Also known as:
Uroxacin comes as a tablet to take by mouth. It is usually taken twice a day for 3 to 28 days. The
length of treatment depends on the type of infection being treated. Your doctor will tell you how long
to take Uroxacin. Take Uroxacin at around the same times every day and try to space your doses 12
hours apart. Follow the directions on your prescription label carefully, and ask your doctor or
pharmacist to explain any part you do not understand. Take Uroxacin exactly as directed. Do not take
more or less of it or take it more often than prescribed by your doctor.
Take Uroxacin at least 1 hour before or 2 hours after meals or after drinking milk or eating dairy
Swallow the tablets with a full glass of water.
You should begin to feel better during the first few days of your treatment with Uroxacin. If your
symptoms do not improve or if they get worse, call your doctor.
Take Uroxacin until you finish the prescription, even if you feel better. Do not stop taking
Uroxacin without talking to your doctor unless you experience certain serious side effects listed in
the IMPORTANT WARNING or SIDE EFFECT sections. If you stop taking Uroxacin too soon or if you skip
doses, your infection may not be completely treated and the bacteria may become resistant to
Uroxacin is also sometimes used to treat certain infections of the stomach and intestines. Talk to
your doctor about the risks of using this medication for your condition.
This medication may be prescribed for other uses; ask your doctor or pharmacist for more
You should not use Uroxacin if you have a history of myasthenia gravis, or if you are allergic to
Uroxacin or similar antibiotics such as ciprofloxacin (Cipro), gemifloxacin (Factive), levofloxacin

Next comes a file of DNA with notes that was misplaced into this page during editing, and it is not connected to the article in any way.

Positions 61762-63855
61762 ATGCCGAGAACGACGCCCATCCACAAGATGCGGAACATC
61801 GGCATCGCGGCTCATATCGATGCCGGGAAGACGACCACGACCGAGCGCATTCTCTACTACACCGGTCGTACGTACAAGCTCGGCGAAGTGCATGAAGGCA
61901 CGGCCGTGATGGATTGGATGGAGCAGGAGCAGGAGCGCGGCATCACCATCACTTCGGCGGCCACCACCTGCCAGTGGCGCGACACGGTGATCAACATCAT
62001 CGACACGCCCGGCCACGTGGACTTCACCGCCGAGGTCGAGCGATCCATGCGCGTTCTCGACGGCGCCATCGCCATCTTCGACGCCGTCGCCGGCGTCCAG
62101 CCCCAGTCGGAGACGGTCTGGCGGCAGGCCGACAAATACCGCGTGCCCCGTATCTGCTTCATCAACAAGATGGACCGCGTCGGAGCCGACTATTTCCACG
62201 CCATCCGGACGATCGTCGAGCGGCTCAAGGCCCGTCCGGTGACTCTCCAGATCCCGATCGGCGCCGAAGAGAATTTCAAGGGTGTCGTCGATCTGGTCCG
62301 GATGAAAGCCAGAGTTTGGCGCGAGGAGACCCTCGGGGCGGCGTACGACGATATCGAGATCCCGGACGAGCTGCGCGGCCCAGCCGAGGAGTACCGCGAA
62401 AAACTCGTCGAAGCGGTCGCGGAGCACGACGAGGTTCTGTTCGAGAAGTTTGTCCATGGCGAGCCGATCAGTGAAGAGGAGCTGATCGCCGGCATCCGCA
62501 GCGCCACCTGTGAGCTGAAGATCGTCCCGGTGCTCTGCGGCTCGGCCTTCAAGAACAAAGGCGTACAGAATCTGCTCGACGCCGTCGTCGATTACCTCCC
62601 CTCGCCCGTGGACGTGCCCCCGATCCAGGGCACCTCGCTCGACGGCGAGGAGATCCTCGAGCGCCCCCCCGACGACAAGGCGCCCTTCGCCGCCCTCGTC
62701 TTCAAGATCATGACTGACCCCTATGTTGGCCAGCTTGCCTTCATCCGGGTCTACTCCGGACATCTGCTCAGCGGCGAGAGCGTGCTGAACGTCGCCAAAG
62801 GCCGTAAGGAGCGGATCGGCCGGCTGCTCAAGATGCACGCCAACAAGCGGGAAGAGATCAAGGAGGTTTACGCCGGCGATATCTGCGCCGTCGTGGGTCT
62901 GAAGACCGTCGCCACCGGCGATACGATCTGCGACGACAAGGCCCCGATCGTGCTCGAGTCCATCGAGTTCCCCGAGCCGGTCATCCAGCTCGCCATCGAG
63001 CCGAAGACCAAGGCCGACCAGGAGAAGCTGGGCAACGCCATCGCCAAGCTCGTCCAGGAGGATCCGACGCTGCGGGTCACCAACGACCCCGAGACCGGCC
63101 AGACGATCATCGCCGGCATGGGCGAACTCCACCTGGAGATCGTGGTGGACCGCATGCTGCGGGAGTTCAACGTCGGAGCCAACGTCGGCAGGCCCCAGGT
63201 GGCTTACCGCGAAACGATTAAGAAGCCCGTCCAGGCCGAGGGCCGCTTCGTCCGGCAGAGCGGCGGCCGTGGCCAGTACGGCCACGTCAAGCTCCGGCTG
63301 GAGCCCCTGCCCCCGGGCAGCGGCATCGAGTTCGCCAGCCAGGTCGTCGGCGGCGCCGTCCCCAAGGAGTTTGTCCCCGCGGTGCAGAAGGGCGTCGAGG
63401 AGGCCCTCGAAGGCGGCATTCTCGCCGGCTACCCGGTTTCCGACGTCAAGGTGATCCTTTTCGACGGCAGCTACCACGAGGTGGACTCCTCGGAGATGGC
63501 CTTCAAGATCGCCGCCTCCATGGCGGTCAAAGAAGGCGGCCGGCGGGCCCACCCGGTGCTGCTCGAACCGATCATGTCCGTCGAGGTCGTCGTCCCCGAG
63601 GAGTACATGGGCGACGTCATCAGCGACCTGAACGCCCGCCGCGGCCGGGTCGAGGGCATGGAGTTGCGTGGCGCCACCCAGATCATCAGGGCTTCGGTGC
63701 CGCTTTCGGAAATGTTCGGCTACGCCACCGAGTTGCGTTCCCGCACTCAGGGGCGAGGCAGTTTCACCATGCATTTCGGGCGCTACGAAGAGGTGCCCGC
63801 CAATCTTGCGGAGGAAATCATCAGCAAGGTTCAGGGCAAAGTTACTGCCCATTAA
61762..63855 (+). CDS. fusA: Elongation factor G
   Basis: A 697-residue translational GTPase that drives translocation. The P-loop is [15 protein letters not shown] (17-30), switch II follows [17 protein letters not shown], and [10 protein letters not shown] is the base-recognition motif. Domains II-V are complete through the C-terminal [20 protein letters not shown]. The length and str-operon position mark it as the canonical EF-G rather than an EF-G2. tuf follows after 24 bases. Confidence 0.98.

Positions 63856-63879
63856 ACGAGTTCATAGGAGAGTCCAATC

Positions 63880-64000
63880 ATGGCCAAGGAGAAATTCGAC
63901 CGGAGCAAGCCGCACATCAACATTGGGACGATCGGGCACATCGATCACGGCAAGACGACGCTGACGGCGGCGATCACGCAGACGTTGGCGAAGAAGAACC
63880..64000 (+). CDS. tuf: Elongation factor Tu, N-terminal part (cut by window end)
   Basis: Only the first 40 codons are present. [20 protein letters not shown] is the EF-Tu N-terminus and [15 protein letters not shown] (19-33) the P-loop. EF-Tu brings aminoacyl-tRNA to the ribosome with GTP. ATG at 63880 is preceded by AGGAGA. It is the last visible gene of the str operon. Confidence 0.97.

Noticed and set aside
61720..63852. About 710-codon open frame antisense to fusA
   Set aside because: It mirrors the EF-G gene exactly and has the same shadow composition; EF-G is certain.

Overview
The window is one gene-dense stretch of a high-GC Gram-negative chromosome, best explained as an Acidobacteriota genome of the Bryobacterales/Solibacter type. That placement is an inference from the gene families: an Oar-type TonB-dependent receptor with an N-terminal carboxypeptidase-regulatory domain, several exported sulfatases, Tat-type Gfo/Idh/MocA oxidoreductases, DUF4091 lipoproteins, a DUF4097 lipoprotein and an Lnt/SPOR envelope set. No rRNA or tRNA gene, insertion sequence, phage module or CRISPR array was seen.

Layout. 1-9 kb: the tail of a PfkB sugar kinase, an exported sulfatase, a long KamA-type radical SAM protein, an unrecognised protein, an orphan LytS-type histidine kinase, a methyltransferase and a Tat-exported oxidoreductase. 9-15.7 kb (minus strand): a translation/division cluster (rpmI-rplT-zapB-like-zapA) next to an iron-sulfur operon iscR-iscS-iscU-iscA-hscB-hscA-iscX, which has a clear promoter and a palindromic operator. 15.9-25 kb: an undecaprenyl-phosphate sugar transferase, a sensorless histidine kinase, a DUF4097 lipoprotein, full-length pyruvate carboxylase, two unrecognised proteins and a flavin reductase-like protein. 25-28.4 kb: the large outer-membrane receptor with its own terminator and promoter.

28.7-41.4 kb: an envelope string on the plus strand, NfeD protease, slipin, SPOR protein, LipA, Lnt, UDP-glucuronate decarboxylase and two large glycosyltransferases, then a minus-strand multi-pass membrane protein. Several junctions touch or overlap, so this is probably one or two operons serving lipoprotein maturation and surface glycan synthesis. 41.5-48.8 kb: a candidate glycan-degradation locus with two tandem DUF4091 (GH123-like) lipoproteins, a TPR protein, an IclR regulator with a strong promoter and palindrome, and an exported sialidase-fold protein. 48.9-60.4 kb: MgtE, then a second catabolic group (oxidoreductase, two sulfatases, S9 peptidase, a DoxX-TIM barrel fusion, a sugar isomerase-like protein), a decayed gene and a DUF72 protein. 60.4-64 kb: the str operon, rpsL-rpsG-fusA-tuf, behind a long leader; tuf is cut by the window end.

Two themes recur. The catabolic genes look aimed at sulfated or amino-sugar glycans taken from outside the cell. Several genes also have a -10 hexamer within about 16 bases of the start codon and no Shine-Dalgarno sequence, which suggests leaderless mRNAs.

(Levaquin), moxifloxacin (Avelox), ofloxacin (Floxin), and others.
You should not use this medication if you have ever had swelling or tearing of a tendon caused by
taking Uroxacin or similar antibiotics.
Before taking Uroxacin, tell your doctor if you have a heart rhythm disorder, kidney or liver
disease, muscle weakness or trouble breathing, joint problems, a condition called pseudotumor cerebri, a
history of seizures, a history of head injury or brain tumor, low levels of potassium in your blood
(hypokalemia), a personal or family history of Long QT syndrome, or if you have ever had an allergic
reaction to an antibiotic.
Avoid taking antacids, vitamin or mineral supplements, sucralfate (Carafate), or didanosine (Videx)
powder or chewable tablets within 2 hours before or after you take Uroxacin.
Uroxacin may cause swelling or tearing of a tendon (the fiber that connects bones to muscles in the
body), especially in the Achilles' tendon of the heel. These effects may be more likely to occur if you
are over 60, if you take steroid medication, or if you have had a kidney, heart, or lung transplant.
Stop taking Uroxacin and call your doctor at once if you have sudden pain, swelling, tenderness,
stiffness, or movement problems in any of your joints. Rest the joint until you receive medical care or
If you overdose Generic Uroxacin and you don't feel good you should visit your doctor or health care
Store at room temperature between 15 and 30 degrees C (59 and 86 degrees F) away from moisture and heat. Keep bottle closed tightly. Throw away any unused medicine after the expiration date. Keep out of the reach of children.